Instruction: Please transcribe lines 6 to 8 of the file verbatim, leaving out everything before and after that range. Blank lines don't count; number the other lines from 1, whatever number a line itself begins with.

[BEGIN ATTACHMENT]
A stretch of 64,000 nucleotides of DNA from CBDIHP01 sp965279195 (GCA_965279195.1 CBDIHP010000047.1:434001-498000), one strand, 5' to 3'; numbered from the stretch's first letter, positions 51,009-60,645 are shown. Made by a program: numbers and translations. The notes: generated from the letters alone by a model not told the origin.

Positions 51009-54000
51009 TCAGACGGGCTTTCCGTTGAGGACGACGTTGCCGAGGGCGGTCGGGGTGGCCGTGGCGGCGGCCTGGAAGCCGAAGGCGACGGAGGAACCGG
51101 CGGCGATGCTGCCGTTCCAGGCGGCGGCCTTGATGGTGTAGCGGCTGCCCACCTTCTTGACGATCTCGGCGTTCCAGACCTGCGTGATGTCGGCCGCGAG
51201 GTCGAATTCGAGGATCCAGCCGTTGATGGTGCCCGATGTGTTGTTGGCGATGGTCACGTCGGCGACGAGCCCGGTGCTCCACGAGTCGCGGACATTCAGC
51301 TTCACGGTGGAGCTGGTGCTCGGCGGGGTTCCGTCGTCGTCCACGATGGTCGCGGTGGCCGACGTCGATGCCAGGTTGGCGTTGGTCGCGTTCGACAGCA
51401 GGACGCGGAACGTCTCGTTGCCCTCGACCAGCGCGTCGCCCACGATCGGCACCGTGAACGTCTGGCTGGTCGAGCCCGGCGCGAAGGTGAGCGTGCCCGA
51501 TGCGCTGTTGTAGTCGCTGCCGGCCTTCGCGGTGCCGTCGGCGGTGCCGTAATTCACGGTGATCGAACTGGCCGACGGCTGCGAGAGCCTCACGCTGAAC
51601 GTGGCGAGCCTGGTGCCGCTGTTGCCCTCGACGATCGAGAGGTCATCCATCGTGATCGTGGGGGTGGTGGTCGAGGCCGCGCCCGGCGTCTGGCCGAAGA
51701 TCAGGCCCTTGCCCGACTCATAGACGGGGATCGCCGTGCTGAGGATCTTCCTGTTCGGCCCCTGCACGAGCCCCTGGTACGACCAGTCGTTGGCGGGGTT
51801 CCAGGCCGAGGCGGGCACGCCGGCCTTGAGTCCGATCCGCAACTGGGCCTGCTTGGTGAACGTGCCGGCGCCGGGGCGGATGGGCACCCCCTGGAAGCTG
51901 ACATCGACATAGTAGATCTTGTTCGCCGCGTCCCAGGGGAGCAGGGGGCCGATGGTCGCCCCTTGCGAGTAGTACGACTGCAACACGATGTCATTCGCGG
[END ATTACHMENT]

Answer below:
51301 TTCACGGTGGAGCTGGTGCTCGGCGGGGTTCCGTCGTCGTCCACGATGGTCGCGGTGGCCGACGTCGATGCCAGGTTGGCGTTGGTCGCGTTCGACAGCA
51401 GGACGCGGAACGTCTCGTTGCCCTCGACCAGCGCGTCGCCCACGATCGGCACCGTGAACGTCTGGCTGGTCGAGCCCGGCGCGAAGGTGAGCGTGCCCGA
51501 TGCGCTGTTGTAGTCGCTGCCGGCCTTCGCGGTGCCGTCGGCGGTGCCGTAATTCACGGTGATCGAACTGGCCGACGGCTGCGAGAGCCTCACGCTGAAC